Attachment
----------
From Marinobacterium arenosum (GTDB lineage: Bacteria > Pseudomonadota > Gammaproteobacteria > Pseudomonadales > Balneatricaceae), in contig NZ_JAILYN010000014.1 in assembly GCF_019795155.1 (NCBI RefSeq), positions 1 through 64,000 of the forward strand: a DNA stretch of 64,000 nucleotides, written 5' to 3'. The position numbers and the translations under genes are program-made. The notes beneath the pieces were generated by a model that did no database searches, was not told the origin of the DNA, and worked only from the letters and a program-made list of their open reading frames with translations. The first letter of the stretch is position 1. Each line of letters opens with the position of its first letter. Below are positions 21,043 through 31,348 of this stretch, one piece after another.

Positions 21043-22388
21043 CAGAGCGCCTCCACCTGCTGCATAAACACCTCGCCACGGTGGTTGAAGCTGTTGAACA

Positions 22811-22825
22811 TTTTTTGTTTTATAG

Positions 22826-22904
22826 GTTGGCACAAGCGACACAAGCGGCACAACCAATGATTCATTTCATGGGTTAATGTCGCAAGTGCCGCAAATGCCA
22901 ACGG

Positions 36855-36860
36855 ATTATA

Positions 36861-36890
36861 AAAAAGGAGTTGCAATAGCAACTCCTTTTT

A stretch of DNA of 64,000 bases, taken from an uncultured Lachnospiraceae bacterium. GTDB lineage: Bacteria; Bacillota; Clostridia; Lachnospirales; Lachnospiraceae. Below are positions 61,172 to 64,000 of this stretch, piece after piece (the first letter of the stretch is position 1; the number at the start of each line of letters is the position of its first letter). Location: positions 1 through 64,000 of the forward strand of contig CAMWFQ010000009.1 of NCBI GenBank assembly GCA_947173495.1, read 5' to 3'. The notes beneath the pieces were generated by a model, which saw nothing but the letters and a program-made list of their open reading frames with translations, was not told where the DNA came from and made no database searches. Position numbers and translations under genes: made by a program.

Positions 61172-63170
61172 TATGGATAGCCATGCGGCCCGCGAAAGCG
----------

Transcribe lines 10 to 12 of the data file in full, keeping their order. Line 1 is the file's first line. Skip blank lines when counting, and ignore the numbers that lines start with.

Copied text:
36855 ATTATA

Positions 36861-36890
36861 AAAAAGGAGTTGCAATAGCAACTCCTTTTT